Brian Wallace, Founder & President, NowSourcing
From 2016 to 2021, live video traffic grew by 4 times. The switch to live video is but the latest in a constant stream of revolutions in how online content reaches consumers. When the internet was born, text was the only method supported by early computers. Years later, sound and images became supported by online browsers, allowing music and photo sharing to take off. As time progressed, the audio and visual realms joined forces to offer online video content. Websites like YouTube took off, and the online streaming of movies and TV shows became possible. Now, live video is the next big thing.
How popular is live video streaming? A recent survey shows that 79% of consumers have interacted with live video at least once in the past week. A third of customers interact with live video 5 or more times per week, meaning almost daily. Marketers moved on the live video trend relatively early, with 57% of those surveyed saying they used live video in 2019. Gamers take advantage of streaming to bring their esports to a wider audience. In 2020, they raised a collective total of $9.3 billion in revenue.
2020 is perceived by some as a turning point in the live video revolution. Because the COVID-19 pandemic triggered widespread lockdowns, live video streaming saw use in places it had been rare before. For example, 1 in 6 US patient visits in 2021 happened over telehealth platforms. Thanks to the proliferation of remote work, 86% of companies now interview candidates over live video as well. Whatever you use the internet for, you are likely to encounter live video streaming today.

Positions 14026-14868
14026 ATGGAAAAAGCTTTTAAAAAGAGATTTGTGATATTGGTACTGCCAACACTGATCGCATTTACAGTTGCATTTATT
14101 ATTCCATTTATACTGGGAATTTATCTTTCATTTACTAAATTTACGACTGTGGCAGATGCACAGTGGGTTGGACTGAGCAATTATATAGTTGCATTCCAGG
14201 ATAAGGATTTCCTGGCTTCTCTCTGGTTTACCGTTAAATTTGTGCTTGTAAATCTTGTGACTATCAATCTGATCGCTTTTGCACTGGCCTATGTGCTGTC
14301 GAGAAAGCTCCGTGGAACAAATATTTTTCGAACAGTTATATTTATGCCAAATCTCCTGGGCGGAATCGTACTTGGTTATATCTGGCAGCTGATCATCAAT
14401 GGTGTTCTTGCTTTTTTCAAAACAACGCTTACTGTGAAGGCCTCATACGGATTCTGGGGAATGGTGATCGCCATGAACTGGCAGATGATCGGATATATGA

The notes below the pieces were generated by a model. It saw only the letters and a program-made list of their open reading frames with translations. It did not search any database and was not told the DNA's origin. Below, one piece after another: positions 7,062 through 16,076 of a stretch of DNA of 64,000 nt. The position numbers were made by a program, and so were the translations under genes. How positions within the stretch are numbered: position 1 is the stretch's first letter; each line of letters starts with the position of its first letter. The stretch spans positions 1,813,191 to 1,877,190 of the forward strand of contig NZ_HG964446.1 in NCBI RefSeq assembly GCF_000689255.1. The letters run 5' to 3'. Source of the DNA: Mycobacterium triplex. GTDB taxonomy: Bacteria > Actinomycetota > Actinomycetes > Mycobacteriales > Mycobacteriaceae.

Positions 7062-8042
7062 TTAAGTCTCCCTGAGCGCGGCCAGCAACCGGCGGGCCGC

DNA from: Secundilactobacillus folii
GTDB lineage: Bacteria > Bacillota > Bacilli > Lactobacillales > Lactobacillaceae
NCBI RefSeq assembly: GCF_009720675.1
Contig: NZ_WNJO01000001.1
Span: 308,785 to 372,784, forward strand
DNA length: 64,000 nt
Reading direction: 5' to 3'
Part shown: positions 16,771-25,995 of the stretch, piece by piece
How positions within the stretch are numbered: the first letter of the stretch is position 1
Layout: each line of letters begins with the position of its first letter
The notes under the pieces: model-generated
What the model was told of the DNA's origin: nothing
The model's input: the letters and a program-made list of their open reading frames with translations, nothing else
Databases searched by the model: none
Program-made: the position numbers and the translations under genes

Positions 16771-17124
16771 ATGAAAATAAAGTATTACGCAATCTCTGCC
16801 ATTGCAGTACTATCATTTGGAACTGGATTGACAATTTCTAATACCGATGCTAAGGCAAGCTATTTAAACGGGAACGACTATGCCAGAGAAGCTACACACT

The growth of live video shows no signs of slowing. By 2028, global revenue from live video is predicted to reach $184 billion. In order for that level of growth to happen, some kinks still need to be worked out with live video. Live streaming often requires massive bandwidth to deliver video smoothly. 80% of businesses report experiencing internet connectivity problems. People who live without high speed internet are at an economic disadvantage, particularly in rural areas. Another issue is compatibility between devices, browsers, or operating systems. People may use computers, smartphones, or tablets to video conference. Connection issues can arise due to firewalls, unsupported browsers, outdated devices, and older operating systems. Single stream technology could allow businesses to avoid many pains associated with live video conferencing.
About the Author: Brian Wallace is the Founder and President of NowSourcing, an industry leading infographic design agency in Louisville, KY and Cincinnati, OH which works with companies ranging from startups to Fortune 500s. Brian runs #LinkedInLocal events, hosts the Next Action Podcast, and has been named a Google Small Business Adviser for 2016-present. Follow Brian Wallace on Linked